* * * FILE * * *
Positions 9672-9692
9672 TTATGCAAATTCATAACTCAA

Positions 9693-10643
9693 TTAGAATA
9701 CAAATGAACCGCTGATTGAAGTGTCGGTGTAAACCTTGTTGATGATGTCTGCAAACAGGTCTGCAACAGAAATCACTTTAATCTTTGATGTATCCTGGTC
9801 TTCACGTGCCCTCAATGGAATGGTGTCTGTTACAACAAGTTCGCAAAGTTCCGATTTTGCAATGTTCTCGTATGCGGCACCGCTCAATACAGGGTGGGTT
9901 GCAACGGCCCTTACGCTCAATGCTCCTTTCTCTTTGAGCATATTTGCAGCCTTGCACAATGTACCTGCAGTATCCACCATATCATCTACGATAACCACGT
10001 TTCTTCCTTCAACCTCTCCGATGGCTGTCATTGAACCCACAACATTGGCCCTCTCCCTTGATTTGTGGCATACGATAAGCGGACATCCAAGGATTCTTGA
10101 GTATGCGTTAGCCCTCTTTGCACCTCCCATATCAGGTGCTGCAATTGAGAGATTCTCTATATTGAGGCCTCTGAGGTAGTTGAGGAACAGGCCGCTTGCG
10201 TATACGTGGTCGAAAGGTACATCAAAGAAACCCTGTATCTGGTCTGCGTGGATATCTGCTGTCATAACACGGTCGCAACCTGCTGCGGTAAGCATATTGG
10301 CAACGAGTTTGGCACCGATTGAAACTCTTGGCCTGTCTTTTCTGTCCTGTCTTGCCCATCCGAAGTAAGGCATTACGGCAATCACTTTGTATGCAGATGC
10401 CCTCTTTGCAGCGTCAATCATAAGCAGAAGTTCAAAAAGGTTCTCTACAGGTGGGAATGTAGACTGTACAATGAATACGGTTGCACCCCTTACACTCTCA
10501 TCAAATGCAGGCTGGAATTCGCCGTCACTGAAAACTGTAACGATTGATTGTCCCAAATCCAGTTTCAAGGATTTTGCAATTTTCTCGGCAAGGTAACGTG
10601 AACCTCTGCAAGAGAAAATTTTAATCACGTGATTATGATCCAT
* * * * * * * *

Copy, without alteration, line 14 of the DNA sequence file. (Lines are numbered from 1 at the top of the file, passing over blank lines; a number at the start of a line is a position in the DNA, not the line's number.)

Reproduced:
10601 AACCTCTGCAAGAGAAAATTTTAATCACGTGATTATGATCCAT